Vaccines – August 19, 2020


Given the ongoing pandemic and talk of effective vaccines coming in the next few months/early next year, we wanted to cover this important topic today for Science Wednesday. To start, what exactly is a vaccine? You can think of it as a “sneak peek” for the immune system of key features of a virus before the actual virus invades the body. The goal is for the immune system to develop “memory” of a virus and then fight it effectively if and when the person gets infected. In the case of the COVID-19 disease, once “prepped,” the immune system can better recognize SARS-CoV-2 (the virus) when it invades, and stop it from getting into cells, replicating itself, and causing illness.
For SARS-CoV-2, an effective vaccine ideally needs to latch on directly or indirectly to the spike protein unique to coronaviruses (did you know: coronaviruses got their name because the viruses have spikes that look like a crown?). There are vaccines currently being tested in clinical trials using various methods. Rather than injecting coronavirus spike proteins directly, one method uses delivery of genetic instructions via messenger RNA (mRNA) that make their way into shoulder muscle cells near the injection site. There are different techniques for this: one vaccine delivers these mRNA genetic instructions via a tiny fatty envelope, while another does it using a weakened common-cold virus (called adenovirus). However it gets there, once there the mRNA instructs cells to produce coronavirus spike proteins, to trigger the immune response. Other vaccine types are using DNA (instead of mRNA) to induce human cells to produce virus proteins, while still more others are directly introducing viral proteins (but just fragments) into cells.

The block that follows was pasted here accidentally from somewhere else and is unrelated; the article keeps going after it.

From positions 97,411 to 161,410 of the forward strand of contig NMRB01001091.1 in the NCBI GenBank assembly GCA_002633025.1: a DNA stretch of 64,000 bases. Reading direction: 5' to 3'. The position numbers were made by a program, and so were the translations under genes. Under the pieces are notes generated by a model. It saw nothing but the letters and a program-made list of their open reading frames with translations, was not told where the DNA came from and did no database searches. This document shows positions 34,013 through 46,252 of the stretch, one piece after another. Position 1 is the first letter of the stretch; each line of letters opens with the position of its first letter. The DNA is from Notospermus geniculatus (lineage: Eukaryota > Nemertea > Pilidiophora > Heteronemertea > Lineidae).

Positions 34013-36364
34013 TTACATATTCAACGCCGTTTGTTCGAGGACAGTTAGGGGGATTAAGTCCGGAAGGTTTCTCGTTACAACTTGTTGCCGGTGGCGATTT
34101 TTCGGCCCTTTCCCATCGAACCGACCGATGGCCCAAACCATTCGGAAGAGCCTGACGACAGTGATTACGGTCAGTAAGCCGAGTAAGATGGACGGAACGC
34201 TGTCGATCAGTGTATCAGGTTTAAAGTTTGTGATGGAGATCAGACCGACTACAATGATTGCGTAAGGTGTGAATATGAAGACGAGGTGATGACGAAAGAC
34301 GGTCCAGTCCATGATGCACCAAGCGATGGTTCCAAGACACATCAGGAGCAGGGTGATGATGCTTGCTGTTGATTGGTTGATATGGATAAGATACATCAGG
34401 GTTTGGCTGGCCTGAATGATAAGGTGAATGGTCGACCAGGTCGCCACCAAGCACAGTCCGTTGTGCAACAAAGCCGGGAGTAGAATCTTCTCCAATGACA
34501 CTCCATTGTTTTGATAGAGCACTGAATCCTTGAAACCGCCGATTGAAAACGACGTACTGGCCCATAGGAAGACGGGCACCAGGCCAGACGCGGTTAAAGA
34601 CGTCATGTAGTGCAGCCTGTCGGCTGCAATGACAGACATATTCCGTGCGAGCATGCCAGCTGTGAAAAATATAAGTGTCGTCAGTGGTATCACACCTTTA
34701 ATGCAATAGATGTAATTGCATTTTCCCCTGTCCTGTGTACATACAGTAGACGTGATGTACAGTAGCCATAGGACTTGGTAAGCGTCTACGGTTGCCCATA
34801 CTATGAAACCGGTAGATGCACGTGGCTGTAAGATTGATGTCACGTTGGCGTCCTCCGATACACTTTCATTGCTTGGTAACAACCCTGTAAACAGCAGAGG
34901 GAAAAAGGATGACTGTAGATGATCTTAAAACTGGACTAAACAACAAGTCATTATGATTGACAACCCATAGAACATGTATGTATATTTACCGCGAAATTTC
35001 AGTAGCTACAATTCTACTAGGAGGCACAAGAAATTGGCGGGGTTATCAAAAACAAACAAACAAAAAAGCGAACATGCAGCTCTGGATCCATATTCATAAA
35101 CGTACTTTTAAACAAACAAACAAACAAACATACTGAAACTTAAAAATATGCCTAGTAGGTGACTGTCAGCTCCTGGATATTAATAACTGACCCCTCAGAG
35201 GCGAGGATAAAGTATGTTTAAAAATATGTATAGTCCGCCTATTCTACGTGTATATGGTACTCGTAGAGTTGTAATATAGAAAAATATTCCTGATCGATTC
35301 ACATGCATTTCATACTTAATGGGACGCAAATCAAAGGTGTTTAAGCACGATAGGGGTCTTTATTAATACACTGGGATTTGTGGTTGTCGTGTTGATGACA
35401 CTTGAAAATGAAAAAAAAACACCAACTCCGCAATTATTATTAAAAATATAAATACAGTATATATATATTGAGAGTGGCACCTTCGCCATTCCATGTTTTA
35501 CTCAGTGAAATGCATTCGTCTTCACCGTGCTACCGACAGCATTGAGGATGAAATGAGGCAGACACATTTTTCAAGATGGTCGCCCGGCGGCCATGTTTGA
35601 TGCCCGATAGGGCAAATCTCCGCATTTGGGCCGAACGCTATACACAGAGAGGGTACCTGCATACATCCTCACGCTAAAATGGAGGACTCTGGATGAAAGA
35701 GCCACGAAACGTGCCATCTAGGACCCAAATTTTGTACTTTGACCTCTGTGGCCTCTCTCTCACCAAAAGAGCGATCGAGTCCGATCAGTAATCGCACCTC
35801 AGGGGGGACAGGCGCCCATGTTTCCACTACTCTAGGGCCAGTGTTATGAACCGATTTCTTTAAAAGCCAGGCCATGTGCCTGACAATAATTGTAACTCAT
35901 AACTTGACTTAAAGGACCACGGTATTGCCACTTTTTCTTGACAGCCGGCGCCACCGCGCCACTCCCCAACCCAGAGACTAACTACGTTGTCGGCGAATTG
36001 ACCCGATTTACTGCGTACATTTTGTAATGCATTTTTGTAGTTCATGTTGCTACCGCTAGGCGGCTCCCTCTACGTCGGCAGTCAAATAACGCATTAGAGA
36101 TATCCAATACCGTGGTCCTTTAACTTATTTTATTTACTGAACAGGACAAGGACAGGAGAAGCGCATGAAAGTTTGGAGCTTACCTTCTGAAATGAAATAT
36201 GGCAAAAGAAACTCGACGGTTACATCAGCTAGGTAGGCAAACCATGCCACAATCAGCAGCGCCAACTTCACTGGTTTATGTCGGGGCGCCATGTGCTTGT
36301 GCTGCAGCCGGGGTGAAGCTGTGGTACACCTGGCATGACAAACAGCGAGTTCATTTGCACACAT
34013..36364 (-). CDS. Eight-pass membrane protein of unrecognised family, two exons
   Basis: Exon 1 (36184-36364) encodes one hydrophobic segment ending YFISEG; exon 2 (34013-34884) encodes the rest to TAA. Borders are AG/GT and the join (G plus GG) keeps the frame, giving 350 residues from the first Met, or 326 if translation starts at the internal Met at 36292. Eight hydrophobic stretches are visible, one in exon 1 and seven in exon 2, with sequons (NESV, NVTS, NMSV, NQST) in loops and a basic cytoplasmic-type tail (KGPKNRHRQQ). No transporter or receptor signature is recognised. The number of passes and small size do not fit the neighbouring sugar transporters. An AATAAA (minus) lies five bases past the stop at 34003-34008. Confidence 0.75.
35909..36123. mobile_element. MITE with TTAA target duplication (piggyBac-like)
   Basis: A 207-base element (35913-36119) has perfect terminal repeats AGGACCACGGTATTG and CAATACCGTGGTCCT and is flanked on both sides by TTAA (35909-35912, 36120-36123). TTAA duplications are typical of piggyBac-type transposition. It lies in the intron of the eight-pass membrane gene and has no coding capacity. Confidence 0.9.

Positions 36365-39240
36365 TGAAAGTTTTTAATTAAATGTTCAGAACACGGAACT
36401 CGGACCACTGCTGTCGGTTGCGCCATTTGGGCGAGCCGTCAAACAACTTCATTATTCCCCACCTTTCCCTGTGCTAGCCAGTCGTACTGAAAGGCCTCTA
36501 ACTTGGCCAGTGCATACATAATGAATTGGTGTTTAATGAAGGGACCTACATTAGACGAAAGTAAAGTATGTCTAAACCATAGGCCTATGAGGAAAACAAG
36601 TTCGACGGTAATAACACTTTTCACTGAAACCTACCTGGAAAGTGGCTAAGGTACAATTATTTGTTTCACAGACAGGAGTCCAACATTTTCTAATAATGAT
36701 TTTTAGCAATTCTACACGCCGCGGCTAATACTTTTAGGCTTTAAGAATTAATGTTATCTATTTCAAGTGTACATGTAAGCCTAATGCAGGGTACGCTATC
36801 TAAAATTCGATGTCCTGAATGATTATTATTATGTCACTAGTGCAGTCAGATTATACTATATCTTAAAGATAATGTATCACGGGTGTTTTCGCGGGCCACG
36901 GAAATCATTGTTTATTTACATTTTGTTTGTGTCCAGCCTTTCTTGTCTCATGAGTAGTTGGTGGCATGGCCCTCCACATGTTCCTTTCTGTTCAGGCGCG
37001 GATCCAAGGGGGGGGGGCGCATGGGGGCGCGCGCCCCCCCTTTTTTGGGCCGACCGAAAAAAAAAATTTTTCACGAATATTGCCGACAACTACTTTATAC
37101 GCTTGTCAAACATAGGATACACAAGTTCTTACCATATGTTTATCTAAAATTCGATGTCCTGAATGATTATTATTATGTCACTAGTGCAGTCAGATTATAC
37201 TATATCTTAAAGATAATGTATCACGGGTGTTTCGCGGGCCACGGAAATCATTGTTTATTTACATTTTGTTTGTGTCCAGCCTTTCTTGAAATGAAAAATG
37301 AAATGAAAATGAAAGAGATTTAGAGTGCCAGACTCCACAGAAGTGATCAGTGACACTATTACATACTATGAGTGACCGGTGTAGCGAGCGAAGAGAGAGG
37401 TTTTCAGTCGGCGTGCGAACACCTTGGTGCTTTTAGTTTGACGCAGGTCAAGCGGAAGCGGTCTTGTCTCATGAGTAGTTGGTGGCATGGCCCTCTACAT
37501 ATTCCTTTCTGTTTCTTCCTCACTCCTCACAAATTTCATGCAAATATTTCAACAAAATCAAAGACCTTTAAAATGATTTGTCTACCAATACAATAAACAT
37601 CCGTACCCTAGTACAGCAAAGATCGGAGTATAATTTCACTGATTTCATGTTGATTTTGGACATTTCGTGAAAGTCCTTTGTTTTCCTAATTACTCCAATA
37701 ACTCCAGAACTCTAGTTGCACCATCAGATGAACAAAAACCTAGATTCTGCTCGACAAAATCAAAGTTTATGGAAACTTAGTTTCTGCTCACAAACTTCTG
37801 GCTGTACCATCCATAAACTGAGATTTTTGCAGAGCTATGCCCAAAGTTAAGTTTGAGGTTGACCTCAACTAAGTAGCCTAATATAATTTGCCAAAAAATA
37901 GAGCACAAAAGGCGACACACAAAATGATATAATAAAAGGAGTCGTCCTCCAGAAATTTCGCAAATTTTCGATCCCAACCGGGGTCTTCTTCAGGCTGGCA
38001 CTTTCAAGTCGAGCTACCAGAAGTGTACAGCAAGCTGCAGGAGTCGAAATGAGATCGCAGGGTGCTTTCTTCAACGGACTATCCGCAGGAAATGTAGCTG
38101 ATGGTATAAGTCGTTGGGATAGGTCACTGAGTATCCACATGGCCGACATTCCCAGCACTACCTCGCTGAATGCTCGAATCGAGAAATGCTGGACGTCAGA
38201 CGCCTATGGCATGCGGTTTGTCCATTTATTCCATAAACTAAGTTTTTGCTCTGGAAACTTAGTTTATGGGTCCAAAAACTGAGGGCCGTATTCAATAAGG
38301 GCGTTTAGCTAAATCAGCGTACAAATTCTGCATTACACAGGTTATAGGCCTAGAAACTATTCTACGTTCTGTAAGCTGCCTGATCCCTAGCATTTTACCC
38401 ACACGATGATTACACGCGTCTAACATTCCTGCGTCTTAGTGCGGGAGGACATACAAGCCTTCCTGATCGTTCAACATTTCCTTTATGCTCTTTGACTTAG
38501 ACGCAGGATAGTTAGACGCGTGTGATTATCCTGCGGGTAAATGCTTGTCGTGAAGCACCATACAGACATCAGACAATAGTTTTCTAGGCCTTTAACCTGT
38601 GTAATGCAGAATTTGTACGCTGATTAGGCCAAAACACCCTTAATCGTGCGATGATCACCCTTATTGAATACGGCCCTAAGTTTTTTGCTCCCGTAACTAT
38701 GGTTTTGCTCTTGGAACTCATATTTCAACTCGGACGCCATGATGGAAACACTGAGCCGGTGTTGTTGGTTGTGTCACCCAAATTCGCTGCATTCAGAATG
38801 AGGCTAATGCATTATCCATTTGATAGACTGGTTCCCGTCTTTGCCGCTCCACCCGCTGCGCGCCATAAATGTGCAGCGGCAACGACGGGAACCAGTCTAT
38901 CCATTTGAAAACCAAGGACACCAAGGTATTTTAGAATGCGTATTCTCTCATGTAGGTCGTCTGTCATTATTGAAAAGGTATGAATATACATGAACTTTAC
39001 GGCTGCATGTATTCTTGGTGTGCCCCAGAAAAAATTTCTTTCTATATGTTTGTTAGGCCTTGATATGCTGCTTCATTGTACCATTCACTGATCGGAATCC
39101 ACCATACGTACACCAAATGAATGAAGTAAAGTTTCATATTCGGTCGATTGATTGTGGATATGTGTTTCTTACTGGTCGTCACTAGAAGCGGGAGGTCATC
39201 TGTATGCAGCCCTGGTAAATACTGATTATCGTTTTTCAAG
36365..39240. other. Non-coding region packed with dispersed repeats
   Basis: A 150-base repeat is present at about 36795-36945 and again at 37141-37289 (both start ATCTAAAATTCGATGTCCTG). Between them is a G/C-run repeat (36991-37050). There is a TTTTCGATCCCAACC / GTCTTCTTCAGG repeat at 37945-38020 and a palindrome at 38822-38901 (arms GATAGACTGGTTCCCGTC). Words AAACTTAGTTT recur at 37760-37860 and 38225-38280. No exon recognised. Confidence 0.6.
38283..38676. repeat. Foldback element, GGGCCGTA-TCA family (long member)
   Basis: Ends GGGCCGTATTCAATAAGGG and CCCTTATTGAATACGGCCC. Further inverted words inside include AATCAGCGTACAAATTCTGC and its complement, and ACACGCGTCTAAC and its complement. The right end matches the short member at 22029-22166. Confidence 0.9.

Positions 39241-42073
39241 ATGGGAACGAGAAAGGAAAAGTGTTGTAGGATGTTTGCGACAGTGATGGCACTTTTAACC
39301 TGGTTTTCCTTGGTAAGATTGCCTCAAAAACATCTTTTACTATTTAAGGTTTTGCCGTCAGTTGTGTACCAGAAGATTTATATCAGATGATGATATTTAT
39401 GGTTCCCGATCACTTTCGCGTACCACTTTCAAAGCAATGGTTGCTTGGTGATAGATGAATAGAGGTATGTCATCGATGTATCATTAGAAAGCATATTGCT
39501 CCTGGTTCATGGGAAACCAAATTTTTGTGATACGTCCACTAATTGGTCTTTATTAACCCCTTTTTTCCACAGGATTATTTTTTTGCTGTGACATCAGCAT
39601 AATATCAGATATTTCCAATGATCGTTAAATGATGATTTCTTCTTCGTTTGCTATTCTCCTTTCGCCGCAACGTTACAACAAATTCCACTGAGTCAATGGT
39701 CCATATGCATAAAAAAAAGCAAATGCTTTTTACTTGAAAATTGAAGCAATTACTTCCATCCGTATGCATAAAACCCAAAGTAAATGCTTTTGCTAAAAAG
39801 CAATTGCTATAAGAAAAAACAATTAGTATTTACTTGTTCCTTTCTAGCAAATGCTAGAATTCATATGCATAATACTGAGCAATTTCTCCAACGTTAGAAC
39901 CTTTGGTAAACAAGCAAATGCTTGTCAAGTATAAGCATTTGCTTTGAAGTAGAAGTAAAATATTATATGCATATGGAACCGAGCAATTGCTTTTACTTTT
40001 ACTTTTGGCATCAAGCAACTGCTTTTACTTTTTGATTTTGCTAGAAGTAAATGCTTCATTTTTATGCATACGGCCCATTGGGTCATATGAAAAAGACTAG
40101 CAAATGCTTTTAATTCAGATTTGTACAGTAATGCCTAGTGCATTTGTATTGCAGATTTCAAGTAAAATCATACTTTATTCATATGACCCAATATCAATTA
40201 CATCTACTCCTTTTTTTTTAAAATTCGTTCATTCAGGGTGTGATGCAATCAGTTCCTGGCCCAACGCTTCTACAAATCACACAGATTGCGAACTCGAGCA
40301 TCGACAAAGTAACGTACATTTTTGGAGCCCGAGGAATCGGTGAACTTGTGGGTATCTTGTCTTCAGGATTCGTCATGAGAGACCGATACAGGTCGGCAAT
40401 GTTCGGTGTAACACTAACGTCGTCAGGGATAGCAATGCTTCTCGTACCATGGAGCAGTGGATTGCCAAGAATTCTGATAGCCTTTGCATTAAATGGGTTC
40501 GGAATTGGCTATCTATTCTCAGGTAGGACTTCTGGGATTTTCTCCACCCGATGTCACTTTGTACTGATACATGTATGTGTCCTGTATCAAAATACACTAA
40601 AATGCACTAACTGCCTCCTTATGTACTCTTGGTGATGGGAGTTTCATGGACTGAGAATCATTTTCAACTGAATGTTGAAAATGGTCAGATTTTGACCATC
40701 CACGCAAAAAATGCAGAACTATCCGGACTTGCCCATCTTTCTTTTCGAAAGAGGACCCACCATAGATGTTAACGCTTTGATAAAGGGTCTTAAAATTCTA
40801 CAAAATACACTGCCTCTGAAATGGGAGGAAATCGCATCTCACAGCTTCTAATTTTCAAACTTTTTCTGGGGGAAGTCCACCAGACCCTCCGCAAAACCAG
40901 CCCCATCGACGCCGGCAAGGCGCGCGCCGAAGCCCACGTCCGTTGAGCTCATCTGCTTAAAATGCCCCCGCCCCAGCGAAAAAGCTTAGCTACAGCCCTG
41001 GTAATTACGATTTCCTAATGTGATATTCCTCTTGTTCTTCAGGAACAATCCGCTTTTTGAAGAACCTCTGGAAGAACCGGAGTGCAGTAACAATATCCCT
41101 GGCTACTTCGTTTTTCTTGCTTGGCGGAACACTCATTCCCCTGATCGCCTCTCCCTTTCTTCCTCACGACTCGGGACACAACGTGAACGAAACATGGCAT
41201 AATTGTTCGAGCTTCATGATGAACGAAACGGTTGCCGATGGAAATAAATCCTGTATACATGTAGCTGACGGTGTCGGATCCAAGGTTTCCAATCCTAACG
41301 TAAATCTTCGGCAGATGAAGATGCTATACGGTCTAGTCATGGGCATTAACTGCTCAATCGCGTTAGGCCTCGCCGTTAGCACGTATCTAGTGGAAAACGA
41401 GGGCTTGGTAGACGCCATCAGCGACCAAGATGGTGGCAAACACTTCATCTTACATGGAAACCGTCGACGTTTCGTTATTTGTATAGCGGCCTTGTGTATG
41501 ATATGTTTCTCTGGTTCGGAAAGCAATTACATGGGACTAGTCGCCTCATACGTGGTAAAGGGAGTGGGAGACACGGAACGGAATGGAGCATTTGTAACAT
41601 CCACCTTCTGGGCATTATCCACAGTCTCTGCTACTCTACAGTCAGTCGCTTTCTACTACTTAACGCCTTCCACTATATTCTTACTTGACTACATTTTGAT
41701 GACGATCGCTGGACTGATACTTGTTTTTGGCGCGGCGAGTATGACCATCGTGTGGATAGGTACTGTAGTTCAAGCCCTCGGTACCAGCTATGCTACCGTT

You may be thinking, is this all safe? While all the vaccines in development are using different approaches to see which one ends up being the most effective, none involve viruses that can actually multiply and cause disease. This would be unethical. Rather, vaccines currently in development are being designed to “sharpen” the immune system response through introduction of genetic instructions or viral proteins, as detailed above.
Thanks to vaccines, globally we have eradicated smallpox and nearly eliminated cases of polio. Many vaccine skeptics believe that vaccines make people sick, in large part because of fraudulent and discredited research (e.g., read more here about vaccines and autism: Research shows the opposite: vaccines save lives.